Crowdsourcing applications differ from legacy LBSs in the resolution mechanism since one or more employees recruited from the crowd will participate in answering the query, but user’s interface and query mechanism (where the privacy mechanisms lay) are slightly changed. This makes the privacy requirements and location privacy preserving mechanism that are used in legacy LBS remain valid in crowdsourcing applications.
The privacy requirements, applicable for legacy and crowdsourced LBS, are surveyed in the next subsection.
2.2. Privacy Requirements of Crowdsourced LBS Applications
Every crowdsourced LBS should maintain a set of privacy requirements in order to be considered privacy preserving. These requirements are used to prevent the disclosure of sensitive information that could be used as part of more complex attacks. The attacks range from tracking the user to profiling his attitudes and interests. LBS’s privacy requirements are as follows:(i)Location privacy: in crowdsourced LBS, location-identity relationship is relatively easy to be exposed using correlation attacks .(ii)Identity privacy: exposing a user’s nonrepudiated identity can expose him to location tracking by exploiting the well-known Evolved Packet System (EPS)/Universal Mobile Telecommunication System (UMTS) tracking vulnerabilities [23, 24].(iii)Identity-query privacy: LBS requests have no system-wide effect (i.e., wrong information will affect the user’s request only without having side effects on other users). Identity traceback is not required.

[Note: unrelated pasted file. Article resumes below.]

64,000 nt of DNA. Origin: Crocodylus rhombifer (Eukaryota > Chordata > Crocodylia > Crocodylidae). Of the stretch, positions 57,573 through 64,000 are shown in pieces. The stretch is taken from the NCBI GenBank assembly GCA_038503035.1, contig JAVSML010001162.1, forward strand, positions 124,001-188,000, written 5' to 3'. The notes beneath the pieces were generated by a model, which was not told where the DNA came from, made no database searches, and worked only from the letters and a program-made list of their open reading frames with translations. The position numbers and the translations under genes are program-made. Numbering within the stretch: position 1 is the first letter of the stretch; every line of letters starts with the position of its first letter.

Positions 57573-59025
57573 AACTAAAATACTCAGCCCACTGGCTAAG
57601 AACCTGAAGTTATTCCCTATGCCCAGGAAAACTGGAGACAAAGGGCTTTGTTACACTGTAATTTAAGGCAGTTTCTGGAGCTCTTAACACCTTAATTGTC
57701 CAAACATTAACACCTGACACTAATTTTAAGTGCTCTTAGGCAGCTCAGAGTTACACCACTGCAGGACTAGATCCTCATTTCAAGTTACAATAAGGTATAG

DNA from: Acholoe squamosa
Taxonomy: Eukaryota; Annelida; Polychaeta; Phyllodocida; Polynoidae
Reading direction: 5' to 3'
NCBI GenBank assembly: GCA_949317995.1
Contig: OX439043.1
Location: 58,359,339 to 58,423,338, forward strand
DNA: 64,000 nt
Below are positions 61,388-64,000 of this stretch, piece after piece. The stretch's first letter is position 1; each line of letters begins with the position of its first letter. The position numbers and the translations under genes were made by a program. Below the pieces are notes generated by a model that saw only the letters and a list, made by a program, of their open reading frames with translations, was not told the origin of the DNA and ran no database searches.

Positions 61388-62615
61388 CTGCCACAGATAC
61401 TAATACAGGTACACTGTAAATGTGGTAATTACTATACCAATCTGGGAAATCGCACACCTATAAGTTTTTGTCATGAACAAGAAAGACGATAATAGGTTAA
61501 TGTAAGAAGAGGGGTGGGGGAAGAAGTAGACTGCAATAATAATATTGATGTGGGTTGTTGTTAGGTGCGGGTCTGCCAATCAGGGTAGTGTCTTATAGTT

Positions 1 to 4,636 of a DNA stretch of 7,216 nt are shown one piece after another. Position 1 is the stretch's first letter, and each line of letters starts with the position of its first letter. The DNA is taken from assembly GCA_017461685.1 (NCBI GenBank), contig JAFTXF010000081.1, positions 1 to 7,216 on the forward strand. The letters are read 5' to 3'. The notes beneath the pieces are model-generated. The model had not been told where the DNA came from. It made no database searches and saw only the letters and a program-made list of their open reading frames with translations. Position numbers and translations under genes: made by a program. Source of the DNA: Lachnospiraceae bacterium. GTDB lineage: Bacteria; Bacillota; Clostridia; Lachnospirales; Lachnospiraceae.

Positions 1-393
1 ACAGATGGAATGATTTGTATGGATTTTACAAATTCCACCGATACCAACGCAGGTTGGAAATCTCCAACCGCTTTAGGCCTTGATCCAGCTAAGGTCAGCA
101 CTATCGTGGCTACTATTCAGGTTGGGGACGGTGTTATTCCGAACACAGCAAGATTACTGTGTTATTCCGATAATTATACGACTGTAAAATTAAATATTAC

Location privacy preserving mechanisms (LPPMs) used by LBS applications are surveyed in the next subsection.
2.3. Location Privacy Preserving Mechanisms